- This is a rain forest, so it can rain a lot. I recommend taking a rain jacket and wearing layers that you can take off or put on depending on the weather, which can change throughout the day.
If you need one, I like this Columbia rain jacket for men and this Little Donkey Andy rain jacket for women.
- Trekking poles are a big help for navigating around mud and puddles and up hills – especially for the longer trails. I have these Foxelli trekking poles – they are really light weight, adjustable, and have several tips and cork handles. Get them here.
- For any hike, you should take water. There is a refill station at the Visitor Center, so you just need a refillable water bottle for the hikes that leave from there.
I love this hydroflask. It’s easy to carry, keeps temperatures well, and comes in multiple colors.
- You will definitely want to take a camera.
I love the GoPro HERO 12. It is designed for travel. It’s water resistant and durable and takes photos, video and even does streaming. Check current prices on the GoPro HERO 12 here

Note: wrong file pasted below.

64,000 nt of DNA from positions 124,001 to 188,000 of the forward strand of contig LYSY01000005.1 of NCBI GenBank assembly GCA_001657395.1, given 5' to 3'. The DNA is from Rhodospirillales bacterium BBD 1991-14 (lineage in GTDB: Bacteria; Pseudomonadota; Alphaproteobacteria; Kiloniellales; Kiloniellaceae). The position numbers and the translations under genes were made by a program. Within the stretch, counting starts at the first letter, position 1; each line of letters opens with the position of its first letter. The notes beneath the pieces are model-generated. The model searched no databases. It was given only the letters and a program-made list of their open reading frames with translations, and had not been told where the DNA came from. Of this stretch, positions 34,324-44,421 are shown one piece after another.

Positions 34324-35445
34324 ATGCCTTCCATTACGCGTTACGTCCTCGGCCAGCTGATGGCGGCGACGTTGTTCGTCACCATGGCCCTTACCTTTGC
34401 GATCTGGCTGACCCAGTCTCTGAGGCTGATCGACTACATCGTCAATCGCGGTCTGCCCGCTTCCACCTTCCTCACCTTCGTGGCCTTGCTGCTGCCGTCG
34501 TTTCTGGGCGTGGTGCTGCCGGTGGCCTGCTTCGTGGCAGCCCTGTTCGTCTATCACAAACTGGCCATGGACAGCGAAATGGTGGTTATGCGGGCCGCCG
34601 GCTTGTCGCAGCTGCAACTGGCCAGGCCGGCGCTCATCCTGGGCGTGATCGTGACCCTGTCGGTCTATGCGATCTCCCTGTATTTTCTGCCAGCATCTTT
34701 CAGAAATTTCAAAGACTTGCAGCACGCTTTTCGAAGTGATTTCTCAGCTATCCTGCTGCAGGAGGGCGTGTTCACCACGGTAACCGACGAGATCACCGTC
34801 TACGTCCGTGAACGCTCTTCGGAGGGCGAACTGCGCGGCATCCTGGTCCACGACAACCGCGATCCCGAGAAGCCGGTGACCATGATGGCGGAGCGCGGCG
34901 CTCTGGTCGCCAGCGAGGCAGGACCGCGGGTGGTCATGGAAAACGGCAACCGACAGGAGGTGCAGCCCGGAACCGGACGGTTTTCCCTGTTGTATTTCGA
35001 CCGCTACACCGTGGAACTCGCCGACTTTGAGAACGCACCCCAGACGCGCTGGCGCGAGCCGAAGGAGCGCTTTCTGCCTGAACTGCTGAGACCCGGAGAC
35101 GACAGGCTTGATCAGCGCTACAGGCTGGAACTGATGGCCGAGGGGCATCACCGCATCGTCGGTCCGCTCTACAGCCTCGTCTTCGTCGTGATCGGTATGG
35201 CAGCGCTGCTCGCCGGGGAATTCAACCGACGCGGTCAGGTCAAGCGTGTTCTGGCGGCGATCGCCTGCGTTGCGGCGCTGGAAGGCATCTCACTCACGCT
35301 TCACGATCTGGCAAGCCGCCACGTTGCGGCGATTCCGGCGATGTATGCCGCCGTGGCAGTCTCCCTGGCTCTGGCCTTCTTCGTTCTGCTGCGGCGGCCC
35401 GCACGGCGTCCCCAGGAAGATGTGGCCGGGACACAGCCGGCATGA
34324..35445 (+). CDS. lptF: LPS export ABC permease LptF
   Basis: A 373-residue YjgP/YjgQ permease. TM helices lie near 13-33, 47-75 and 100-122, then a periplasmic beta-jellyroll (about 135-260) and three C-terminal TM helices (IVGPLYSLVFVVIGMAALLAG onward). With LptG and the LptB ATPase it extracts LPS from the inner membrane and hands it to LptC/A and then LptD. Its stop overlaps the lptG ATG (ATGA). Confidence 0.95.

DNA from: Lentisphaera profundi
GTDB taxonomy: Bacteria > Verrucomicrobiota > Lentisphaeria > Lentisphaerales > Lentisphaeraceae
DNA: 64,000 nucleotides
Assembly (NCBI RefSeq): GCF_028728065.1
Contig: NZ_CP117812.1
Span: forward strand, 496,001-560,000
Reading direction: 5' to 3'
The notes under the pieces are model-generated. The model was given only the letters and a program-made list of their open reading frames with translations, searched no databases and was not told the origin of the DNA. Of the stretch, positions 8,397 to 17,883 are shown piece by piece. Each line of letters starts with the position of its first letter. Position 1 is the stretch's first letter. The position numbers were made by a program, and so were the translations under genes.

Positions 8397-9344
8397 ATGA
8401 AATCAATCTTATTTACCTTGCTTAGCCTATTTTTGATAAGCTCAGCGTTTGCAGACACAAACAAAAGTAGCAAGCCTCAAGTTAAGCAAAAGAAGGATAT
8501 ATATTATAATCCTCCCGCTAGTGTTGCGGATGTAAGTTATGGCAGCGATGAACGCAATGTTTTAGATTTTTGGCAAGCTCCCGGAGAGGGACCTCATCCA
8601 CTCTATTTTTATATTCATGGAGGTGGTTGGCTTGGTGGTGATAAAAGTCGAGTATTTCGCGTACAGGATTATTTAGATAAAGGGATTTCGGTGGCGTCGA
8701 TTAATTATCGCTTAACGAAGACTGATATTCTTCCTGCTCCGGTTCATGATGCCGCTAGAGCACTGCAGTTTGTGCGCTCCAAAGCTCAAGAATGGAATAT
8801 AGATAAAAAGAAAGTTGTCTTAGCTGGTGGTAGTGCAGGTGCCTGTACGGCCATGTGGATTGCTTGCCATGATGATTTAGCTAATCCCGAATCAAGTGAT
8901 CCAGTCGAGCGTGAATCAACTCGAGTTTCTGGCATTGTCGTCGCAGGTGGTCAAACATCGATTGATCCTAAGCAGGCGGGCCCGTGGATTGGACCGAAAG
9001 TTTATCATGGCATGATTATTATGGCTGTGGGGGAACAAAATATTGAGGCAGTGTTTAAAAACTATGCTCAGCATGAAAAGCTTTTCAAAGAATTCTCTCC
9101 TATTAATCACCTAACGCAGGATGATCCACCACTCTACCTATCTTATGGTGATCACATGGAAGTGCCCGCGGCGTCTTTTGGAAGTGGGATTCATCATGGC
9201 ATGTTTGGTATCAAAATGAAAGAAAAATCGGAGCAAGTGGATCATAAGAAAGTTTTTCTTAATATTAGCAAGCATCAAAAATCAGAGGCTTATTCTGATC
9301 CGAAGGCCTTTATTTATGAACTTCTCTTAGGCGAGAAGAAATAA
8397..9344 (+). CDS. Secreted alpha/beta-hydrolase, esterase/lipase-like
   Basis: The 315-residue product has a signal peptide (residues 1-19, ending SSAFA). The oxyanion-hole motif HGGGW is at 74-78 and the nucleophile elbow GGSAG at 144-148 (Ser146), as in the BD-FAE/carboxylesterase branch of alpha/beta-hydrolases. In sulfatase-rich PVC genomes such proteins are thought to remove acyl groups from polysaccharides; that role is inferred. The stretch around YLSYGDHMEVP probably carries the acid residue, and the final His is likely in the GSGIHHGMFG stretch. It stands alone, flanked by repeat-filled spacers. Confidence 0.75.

- Check my list of essential things to take and wear on a day hike to make sure you have everything you need.
Tips for Hiking the Hoh Rainforest Trails
- Get to the Hoh Rain Forest before 8:00AM if you’re visiting in the busy summer months. This is a very popular part of the park and when there is no more parking available, the rangers hold traffic at the entrance station and only let a vehicle enter when another one leaves.
- If you find yourself stuck waiting to get into the park, there is a restroom just before the entrance that most people don’t know about. If you need to go, walk along the side of the road from your vehicle. There are also restrooms at the Visitor Center.